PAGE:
The Biden administration is marshaling the power of the Energy Department to find low-carbon alternatives to petroleum-based transportation fuels and chemical feedstocks for plastics and other products.
The initiative, slated to be announced on Wednesday by Secretary Jennifer Granholm at the department’s Idaho National Laboratory, seeks to create fuel alternatives for aviation, rail and other hard-to-decarbonize sources. The agency’s goal is to develop fuels with greenhouse gas emissions that are at least 85% lower than fossil-based sources by 2035.
“DOE is invested in decarbonizing the transportation and chemical industries by accelerating technologies necessary to reduce emissions from the manufacturing of fuels and chemicals,” Granholm said in a statement.
The program, dubbed the Clean Fuels and Products Shot, aims to reduce greenhouse gas emissions by as much as 650 million metric tons of carbon dioxide equivalent per year by 2050, according to the Energy Department. It’s modeled after the department’s SunShot initiative, which began in 2011 and aimed to reduce the total cost of solar power by 75% by 2020. The program hit the mark 3 years early, when the cost of utility-scale solar reached 6 cents per kilowatt-hour in 2017.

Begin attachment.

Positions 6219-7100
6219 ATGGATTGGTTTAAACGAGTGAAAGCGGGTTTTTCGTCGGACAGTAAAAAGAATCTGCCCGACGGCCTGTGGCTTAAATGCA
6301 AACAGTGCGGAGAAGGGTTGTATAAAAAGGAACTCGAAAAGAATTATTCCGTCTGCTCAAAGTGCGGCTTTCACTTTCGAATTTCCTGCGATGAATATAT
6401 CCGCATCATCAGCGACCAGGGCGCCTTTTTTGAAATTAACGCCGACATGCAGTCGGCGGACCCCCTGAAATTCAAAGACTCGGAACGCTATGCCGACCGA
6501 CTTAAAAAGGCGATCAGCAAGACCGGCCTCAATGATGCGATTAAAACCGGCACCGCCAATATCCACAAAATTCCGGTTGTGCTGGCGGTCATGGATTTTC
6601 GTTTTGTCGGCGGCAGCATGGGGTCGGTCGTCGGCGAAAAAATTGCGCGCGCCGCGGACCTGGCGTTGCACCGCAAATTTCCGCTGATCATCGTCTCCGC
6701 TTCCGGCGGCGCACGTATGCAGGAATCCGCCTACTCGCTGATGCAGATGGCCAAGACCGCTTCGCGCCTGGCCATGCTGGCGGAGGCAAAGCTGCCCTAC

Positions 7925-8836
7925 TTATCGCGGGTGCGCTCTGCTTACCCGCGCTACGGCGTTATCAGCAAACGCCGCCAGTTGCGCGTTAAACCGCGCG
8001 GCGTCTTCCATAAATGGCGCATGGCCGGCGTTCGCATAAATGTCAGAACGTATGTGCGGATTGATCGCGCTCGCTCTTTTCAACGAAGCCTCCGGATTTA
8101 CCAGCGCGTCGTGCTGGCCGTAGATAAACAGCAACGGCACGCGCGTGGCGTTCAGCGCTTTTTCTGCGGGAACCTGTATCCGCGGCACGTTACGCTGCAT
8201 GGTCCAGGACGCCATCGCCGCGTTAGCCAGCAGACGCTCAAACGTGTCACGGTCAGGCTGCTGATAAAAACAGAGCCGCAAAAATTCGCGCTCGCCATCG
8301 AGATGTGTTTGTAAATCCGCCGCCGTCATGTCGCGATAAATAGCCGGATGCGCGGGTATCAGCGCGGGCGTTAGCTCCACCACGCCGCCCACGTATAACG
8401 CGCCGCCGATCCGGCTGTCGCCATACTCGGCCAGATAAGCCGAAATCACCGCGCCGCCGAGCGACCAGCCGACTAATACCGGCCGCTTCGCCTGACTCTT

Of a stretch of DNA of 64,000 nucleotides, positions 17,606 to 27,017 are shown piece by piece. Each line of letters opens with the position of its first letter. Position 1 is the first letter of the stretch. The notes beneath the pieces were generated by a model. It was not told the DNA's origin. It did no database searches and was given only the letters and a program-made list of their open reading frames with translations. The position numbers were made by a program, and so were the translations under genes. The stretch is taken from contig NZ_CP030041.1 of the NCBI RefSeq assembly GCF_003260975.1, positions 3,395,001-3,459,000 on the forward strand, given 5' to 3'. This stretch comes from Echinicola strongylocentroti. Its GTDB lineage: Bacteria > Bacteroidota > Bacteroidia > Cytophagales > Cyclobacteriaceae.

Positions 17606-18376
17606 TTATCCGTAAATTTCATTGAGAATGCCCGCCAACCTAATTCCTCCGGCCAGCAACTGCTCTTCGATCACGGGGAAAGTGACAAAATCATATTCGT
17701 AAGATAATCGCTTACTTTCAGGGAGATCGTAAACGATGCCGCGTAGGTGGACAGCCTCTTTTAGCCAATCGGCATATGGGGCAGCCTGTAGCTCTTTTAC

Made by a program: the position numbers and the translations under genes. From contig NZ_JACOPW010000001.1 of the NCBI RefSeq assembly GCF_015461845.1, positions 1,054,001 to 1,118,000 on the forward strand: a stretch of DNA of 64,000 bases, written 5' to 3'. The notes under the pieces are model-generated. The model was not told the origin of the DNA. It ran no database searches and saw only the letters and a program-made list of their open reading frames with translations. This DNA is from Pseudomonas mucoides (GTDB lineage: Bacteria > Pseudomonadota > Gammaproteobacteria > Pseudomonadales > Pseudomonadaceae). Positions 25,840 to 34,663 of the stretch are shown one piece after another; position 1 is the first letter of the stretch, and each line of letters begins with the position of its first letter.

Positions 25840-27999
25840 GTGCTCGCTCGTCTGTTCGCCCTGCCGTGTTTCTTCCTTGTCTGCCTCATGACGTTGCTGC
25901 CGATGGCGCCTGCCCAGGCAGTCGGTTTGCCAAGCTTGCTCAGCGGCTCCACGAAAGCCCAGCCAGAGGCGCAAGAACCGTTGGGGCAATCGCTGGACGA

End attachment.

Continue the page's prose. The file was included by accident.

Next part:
To achieve the agency’s low-emission fuel goal, the department plans to develop alternative fuels using biomass sources such as forest trimmings and municipal solid waste, said Jay Fitzgerald, the chief scientist for the department’s Bioenergy Technologies Office. He added that other options could even include waste carbon dioxide.
The program aligns with the Biden administration’s goal of getting the US to net zero emissions no later than mid-century. Transportation accounts for the largest share of US greenhouse gas emissions, and aviation, rail and shipping are among the most stubborn sources of those emissions owing to a lack of readily viable alternatives. These types of fuels have so far been costly and challenging to produce at scale. But lower-emission alternatives are needed if the world is to limit global warming to 1.5C.
© 2023 Bloomberg L.P.
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